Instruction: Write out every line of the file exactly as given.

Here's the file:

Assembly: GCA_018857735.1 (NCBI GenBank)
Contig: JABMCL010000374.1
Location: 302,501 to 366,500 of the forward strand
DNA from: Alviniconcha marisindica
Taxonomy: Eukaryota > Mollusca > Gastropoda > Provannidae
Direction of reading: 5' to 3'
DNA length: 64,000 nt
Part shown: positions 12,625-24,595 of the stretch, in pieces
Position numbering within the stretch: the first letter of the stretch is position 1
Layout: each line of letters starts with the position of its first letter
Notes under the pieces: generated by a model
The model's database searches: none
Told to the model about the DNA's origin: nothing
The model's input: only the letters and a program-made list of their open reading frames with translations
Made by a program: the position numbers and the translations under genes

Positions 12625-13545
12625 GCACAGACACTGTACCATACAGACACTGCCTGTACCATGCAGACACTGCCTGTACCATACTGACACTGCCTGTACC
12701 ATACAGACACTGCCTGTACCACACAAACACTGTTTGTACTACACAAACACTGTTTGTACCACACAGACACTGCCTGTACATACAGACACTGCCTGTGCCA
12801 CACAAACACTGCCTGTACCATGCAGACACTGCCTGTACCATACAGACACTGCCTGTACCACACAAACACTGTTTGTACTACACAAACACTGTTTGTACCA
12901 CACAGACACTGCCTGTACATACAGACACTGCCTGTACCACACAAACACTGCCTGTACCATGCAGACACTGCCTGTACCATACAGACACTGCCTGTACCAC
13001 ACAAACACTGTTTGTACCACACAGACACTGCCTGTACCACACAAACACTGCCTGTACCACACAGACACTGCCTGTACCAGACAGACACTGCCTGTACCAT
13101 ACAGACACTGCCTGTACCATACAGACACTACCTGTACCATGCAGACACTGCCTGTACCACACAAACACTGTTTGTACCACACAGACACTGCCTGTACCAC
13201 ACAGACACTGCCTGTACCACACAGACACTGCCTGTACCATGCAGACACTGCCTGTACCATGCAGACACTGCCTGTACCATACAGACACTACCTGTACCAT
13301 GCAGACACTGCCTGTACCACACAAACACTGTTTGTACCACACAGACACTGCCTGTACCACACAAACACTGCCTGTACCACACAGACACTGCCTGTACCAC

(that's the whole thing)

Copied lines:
Assembly: GCA_018857735.1 (NCBI GenBank)
Contig: JABMCL010000374.1
Location: 302,501 to 366,500 of the forward strand
DNA from: Alviniconcha marisindica
Taxonomy: Eukaryota > Mollusca > Gastropoda > Provannidae
Direction of reading: 5' to 3'
DNA length: 64,000 nt
Part shown: positions 12,625-24,595 of the stretch, in pieces
Position numbering within the stretch: the first letter of the stretch is position 1
Layout: each line of letters starts with the position of its first letter
Notes under the pieces: generated by a model
The model's database searches: none
Told to the model about the DNA's origin: nothing
The model's input: only the letters and a program-made list of their open reading frames with translations
Made by a program: the position numbers and the translations under genes

Positions 12625-13545
12625 GCACAGACACTGTACCATACAGACACTGCCTGTACCATGCAGACACTGCCTGTACCATACTGACACTGCCTGTACC
12701 ATACAGACACTGCCTGTACCACACAAACACTGTTTGTACTACACAAACACTGTTTGTACCACACAGACACTGCCTGTACATACAGACACTGCCTGTGCCA
12801 CACAAACACTGCCTGTACCATGCAGACACTGCCTGTACCATACAGACACTGCCTGTACCACACAAACACTGTTTGTACTACACAAACACTGTTTGTACCA
12901 CACAGACACTGCCTGTACATACAGACACTGCCTGTACCACACAAACACTGCCTGTACCATGCAGACACTGCCTGTACCATACAGACACTGCCTGTACCAC
13001 ACAAACACTGTTTGTACCACACAGACACTGCCTGTACCACACAAACACTGCCTGTACCACACAGACACTGCCTGTACCAGACAGACACTGCCTGTACCAT
13101 ACAGACACTGCCTGTACCATACAGACACTACCTGTACCATGCAGACACTGCCTGTACCACACAAACACTGTTTGTACCACACAGACACTGCCTGTACCAC
13201 ACAGACACTGCCTGTACCACACAGACACTGCCTGTACCATGCAGACACTGCCTGTACCATGCAGACACTGCCTGTACCATACAGACACTACCTGTACCAT
13301 GCAGACACTGCCTGTACCACACAAACACTGTTTGTACCACACAGACACTGCCTGTACCACACAAACACTGCCTGTACCACACAGACACTGCCTGTACCAC